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Extreme climate change in USA

A detailed report from the Washington Post finds that the United States is increasingly experiencing climate change impacts, and those impacts are not evenly spread. The three states that are warming the fastest are Alaska, Rhode Island and New Jersey.

PA Needs Carbon Market

A new analysis from NRDC finds that a combination of energy policies is needed to reduce carbon emissions, lower energy costs for customers, create local jobs and stabilize energy markets in Pennsylvania. These policies include a carbon cap and trade program, a Renewable Portfolio Standard goal of at least 30% renewable energy by 2030, including 10% solar, and higher goals in PA’s energy efficiency programs. No single policy is enough. There are no silver bullets. Complimentary policies are needed to achieve a transition to a clean energy future. More details are available here.

Renewables to Surpass Gas by 2035 in PA

According to the Pittsburgh City Paper, a new study by the Rocky Mountain Institute finds that as the price of wind and solar continue to fall, renewables will be less expensive than 90% of the natural gas plants in PA by 2035. These findings and other related studies raise increasing concern about “stranded costs” in the natural gas industry as pipelines and other expensive infrastructure continues to be built.

New video: Rise of Solar Power

This new video is a great summary of solar power today and where the industry is going.

PA 2019 Small Business Advantage Grants Open

The Department of Environmental Protection (DEP) is now taking applications for Small Business Advantage Grants for businesses with fewer than 100 employees. Grants for 50% of materials are given for projects that increase energy efficiency or reduce emissions. New this year is the inclusion of solar thermal technologies. Solar PV is not eligible. For more information go to the Small Business Grant webpage. Do it today, as these grants always go fast.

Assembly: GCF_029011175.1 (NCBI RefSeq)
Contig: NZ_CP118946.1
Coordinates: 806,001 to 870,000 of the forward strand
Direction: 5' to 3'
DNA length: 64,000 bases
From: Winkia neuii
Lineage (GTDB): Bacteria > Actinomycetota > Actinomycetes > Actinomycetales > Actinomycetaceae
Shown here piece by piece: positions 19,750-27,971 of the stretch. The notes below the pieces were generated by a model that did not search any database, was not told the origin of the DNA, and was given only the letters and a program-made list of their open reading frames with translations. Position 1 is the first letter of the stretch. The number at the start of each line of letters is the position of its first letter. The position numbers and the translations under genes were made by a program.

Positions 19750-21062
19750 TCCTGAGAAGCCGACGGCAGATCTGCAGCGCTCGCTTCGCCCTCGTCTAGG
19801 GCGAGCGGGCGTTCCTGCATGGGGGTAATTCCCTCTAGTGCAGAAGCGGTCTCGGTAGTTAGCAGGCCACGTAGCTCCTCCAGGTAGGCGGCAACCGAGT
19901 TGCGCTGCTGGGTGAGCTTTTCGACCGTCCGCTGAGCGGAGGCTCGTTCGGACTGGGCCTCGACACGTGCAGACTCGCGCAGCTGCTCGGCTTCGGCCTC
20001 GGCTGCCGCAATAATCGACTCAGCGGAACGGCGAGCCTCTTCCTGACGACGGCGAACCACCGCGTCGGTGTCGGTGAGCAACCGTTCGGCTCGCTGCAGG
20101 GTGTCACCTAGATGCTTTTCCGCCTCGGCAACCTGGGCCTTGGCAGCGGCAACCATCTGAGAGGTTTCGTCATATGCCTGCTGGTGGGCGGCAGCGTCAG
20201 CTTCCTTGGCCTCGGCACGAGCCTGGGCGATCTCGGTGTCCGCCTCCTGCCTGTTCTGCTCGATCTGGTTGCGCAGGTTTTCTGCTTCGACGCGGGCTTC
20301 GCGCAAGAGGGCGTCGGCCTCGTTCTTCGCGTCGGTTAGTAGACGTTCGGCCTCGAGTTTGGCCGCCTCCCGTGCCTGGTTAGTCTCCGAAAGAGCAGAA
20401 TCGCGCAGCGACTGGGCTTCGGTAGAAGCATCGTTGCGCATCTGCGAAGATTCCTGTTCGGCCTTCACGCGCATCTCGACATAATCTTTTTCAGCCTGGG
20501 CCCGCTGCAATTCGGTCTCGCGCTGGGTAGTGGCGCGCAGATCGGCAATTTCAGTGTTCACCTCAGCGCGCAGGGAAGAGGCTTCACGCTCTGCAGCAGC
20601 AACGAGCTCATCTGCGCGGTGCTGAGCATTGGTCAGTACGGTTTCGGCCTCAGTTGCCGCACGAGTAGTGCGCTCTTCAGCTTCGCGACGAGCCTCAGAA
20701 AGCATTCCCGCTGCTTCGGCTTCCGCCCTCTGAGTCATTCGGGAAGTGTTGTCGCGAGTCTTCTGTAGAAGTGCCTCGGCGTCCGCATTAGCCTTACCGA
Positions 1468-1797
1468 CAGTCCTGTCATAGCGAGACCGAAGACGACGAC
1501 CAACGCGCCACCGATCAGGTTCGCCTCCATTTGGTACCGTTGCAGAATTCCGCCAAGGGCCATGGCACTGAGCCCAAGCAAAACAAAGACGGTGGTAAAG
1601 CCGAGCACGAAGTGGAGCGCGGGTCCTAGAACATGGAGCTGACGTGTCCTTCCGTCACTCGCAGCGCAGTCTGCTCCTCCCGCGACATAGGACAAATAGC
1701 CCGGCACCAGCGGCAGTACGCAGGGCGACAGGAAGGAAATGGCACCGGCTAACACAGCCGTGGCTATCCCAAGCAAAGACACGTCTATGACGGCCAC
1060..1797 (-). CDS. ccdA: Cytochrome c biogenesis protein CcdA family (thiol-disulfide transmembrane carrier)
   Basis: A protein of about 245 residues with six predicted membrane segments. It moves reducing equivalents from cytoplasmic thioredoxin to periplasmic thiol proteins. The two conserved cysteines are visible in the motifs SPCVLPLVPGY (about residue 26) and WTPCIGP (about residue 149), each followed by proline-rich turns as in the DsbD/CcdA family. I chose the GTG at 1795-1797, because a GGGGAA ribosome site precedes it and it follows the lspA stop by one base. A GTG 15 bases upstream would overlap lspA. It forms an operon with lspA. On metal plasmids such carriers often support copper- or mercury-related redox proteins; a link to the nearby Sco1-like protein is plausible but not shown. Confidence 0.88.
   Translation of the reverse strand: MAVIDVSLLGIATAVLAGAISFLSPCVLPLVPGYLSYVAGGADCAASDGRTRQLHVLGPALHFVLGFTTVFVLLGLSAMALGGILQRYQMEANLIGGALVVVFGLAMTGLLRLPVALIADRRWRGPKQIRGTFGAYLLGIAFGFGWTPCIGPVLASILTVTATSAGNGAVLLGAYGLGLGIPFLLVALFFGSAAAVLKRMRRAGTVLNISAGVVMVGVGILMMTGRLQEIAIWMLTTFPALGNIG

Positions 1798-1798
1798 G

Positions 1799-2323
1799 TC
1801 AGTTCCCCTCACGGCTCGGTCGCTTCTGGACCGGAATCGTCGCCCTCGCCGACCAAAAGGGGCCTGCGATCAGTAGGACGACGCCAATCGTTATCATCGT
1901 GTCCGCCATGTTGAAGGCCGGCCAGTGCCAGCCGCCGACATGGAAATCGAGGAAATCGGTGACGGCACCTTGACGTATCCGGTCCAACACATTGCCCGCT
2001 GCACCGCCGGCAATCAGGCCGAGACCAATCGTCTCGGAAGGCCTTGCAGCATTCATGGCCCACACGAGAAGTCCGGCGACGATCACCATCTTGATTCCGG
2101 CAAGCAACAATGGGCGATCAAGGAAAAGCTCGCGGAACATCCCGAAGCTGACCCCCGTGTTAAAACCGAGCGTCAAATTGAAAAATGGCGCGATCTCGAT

PUC issues Analysis of Policy Options on Nukes

The Analysis of Pennsylvania Nuclear Plants and Available Policy Alternatives, by PUC Commissioner Andrew Place and staff finds that only one nuclear reactor in PA, TMI, is uneconomic. The Analysis lays out a detailed review of a number of policy options to begin to answer the question: What are the options for PA to replace the output of TMI with clean power? The report finds that the least expensive option is energy efficiency: “If energy efficiency goals were increased by 1% of statewide usage per year, the loss of the zero-carbon generation from TMI could be replaced in 5 years…. Energy efficiency has no net cost to consumers. Net positive benefits have been observed for every year during implementation of Act 129.” p. 12 The report also reviews expanding the AEPS Tier 1 resources of solar and wind, as well as several options to develop a carbon market in PA.

Low Income Solar Access Guide now available

Vote Solar and Grid Alternatives have just released a new guide that outlines some of the best policies and programs that can pave the pathway to an equitable clean energy future.


Governor Wolf Executive Order

Under the executive order signed by Governor Tom Wolf, Pennsylvania will work toward reducing greenhouse gas emissions by 26 percent by 2025, and 80 percent by 2050, compared to 2005 levels. PA will reconvene the GreenGov Council to develop a more specific climate action plan. The executive order spells out a number of steps to be taken to reduce carbon emissions from state buildings by 3% per year.

Community Solar Policy Guide

The Coalition for Community Solar Access (CCSA) released the 2019 Community Solar Policy Decision Matrix, designed to lead policymakers through important questions and answers associated with passing community solar legislation, developing new programs and expanding existing programs across the country. The policy guide provides a menu of options, focusing on areas that will spur market development while providing policymakers with options to customize community solar programs to meet each state’s unique energy needs and policy goals.


Community Solar


There are countless benefits to solar energy. But for Pennsylvanians who rent or don’t live in sunny areas, the traditional panels-on-your-rooftop approach simply doesn’t work. The solution: Community solar. Community solar allows multiple customers to share power from a single solar array, helping ALL Pennsylvanians harness the benefits of solar energy.

Community solar can allow many small users to come together to gain access to low cost solar power.

Community solar can allow many small users to come together to gain access to low cost solar power.

•Creates new economic development opportunities through job creation, tax potential, and local investment.